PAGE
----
Inter-American Convention to Prevent and Punish the Crime of Torture
Adopted by the Organization of American States on December 9, 1985. Entered into force on February 28, 1997.
- 1 Relevant Provisions of the Inter-American Convention to Prevent and Punish the Crime of Torture
- 2 Status of Signature, Ratification or Accession to the Inter-American Convention to Prevent and Punish the Crime of Torture
Relevant Provisions of the Inter-American Convention to Prevent and Punish the Crime of Torture
The State Parties undertake to prevent and punish torture in accordance with the terms of this Convention.
Article 2: Definition of Torture
For the purposes of this Convention, torture shall be understood to be any act intentionally performed whereby physical or mental pain or suffering is inflicted on a person for purposes of criminal investigation, as a means of intimidation, as personal punishment, as a preventive measure, as a penalty, or for any other purpose. Torture shall also be understood to be the use of methods upon a person intended to obliterate the personality of the victim or to diminish his physical or mental capacities, even if they do not cause physical pain or mental anguish.
The concept of torture shall not include physical or mental pain or suffering that is inherent in or solely the consequence of lawful measures, provided that they do not include the performance of the acts or use of the methods referred to in this article.
The following shall be held guilty of the crime of torture:
A public servant or employee who acting in that capacity orders, instigates or induces the use of torture, or who directly commits it or who, being able to prevent it, fails to do so.
A person who at the instigation of a public servant or employee mentioned in subparagraph (a) orders, instigates or induces the use of torture, directly commits it or is an accomplice thereto.
The fact of having acted under orders of a superior shall not provide exemption from the corresponding criminal liability.
The existence of circumstances such as a state of war, threat of war, state of siege or of emergency, domestic disturbance or strife, suspension of constitutional guarantees, domestic political instability, or other public emergencies or disasters shall not be invoked or admitted as justification for the crime of torture.
Neither the dangerous character of the detainee or prisoner, nor the lack of security of the prison establishment or penitentiary shall justify torture.
In accordance with the terms of Article 1, the States Parties shall take effective measures to prevent and punish torture within their jurisdiction.
The States Parties shall ensure that all acts of torture and attempts to commit torture are offenses under their criminal law and shall make such acts punishable by severe penalties that take into account their serious nature.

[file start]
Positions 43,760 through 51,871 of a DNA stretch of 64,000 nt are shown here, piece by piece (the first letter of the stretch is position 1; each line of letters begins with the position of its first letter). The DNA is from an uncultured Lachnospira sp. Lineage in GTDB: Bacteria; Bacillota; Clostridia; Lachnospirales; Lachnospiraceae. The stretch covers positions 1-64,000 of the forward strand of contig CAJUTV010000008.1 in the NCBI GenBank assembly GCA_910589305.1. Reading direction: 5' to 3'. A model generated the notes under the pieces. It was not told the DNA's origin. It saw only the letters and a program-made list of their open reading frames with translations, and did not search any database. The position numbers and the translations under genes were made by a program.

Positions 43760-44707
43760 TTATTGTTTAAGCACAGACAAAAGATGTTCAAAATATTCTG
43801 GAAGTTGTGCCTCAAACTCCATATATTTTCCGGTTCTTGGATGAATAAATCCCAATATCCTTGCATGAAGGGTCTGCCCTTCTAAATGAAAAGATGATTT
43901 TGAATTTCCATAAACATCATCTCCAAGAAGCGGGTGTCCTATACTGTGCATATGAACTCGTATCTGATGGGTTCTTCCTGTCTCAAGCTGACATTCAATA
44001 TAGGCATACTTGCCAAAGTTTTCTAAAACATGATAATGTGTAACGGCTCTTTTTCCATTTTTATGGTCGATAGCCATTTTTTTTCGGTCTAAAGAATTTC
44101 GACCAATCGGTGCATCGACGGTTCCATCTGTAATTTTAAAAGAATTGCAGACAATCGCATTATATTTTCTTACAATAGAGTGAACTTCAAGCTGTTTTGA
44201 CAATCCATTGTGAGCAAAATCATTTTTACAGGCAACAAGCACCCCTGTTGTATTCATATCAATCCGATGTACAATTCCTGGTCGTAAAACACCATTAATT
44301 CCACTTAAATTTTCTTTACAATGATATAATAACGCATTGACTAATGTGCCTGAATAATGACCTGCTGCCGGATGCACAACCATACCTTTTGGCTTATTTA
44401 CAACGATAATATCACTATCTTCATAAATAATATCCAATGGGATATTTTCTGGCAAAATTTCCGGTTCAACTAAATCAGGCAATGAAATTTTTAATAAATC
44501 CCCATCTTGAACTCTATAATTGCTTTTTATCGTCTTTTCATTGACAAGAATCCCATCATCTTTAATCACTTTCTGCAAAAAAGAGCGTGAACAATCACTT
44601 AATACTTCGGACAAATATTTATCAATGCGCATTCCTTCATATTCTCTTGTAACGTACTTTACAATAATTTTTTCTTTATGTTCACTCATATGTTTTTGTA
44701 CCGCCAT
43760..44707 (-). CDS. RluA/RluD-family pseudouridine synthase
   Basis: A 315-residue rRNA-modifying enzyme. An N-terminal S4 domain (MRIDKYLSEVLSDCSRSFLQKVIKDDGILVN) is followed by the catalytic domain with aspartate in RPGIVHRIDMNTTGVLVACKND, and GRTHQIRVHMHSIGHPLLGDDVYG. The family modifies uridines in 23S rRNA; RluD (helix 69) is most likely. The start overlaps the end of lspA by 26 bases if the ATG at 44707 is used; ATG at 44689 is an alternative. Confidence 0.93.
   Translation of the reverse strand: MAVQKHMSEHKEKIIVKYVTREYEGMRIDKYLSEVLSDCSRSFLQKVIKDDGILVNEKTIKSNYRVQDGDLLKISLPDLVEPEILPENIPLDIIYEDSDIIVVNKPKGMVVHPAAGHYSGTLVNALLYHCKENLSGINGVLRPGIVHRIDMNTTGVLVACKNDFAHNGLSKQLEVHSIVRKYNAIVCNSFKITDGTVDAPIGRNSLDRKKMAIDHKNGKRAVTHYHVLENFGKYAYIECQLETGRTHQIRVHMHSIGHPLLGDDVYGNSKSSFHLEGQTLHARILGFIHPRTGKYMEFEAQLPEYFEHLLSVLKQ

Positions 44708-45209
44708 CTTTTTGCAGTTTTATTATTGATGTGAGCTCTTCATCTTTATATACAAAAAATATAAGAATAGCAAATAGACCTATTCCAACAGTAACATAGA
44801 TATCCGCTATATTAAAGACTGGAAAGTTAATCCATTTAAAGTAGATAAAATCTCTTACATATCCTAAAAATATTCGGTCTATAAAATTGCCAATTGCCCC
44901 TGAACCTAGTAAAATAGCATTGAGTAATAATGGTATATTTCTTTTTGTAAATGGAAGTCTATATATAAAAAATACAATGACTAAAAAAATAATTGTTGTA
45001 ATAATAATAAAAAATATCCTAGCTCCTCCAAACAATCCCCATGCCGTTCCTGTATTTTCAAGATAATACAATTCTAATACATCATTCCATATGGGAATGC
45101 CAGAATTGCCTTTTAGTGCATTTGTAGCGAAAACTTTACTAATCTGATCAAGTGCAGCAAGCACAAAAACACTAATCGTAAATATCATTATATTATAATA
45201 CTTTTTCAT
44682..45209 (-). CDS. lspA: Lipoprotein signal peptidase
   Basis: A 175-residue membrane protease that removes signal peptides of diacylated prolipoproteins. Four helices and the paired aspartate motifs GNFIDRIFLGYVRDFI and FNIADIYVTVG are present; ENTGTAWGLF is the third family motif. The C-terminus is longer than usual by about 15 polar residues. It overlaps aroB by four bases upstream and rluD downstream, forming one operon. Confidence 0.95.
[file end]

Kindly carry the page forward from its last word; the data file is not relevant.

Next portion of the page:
The States Parties likewise shall take effective measures to prevent and punish other cruel, inhuman, or degrading treatment or punishment within their jurisdiction.
The States Parties shall take measures so that, in the training of police officers and other public officials responsible for the custody of persons temporarily or definitively deprived of their freedom, special emphasis shall be put on the prohibition of the use of torture in interrogation, detention, or arrest.
The States Parties likewise shall take similar measures to prevent other cruel, inhuman, or degrading treatment or punishment.
The States Parties shall guarantee that any person making an accusation of having been subjected to torture within their jurisdiction shall have the right to an impartial examination of his case.
Likewise, if there is an accusation or well-grounded reason to believe that an act of torture has been committed within their jurisdiction, the States Parties shall guarantee that their respective authorities will proceed properly and immediately to conduct an investigation into the case and to initiate, whenever appropriate, the corresponding criminal process.
After all the domestic legal procedures of the respective State and the corresponding appeals have been exhausted, the case may be submitted to the international fora whose competence has been recognized by that State.
The States Parties undertake to incorporate into their national laws regulations guaranteeing suitable compensation for victims of torture.
None of the provisions of this article shall affect the right to receive compensation that the victim or other persons may have by virtue of existing national legislation.
No statement that is verified as having been obtained through torture shall be admissible as evidence in a legal proceeding, except in a legal action taken against a person or persons accused of having elicited it through acts of torture, and only as evidence that the accused obtained such statement by such means.
Every State Party shall take the necessary measures to establish its jurisdiction over the crime described in this Convention in the following cases:
When torture has been committed within its jurisdiction;
When the alleged criminal is a national of that State; or
When the victim is a national of that State and it so deems appropriate.
Every State Party shall also take the necessary measures to establish its jurisdiction over the crime described in this Convention when the alleged criminal is within the area under its jurisdiction and it is not appropriate to extradite him in accordance with Article 11.
This Convention does not exclude criminal jurisdiction exercised in accordance with domestic law.
The crime referred to in Article 2 shall be deemed to be included among the extraditable crimes in every extradition treaty entered into between States Parties. The States Parties undertake to include the crime of torture as an extraditable offence in every extradition treaty to be concluded between them.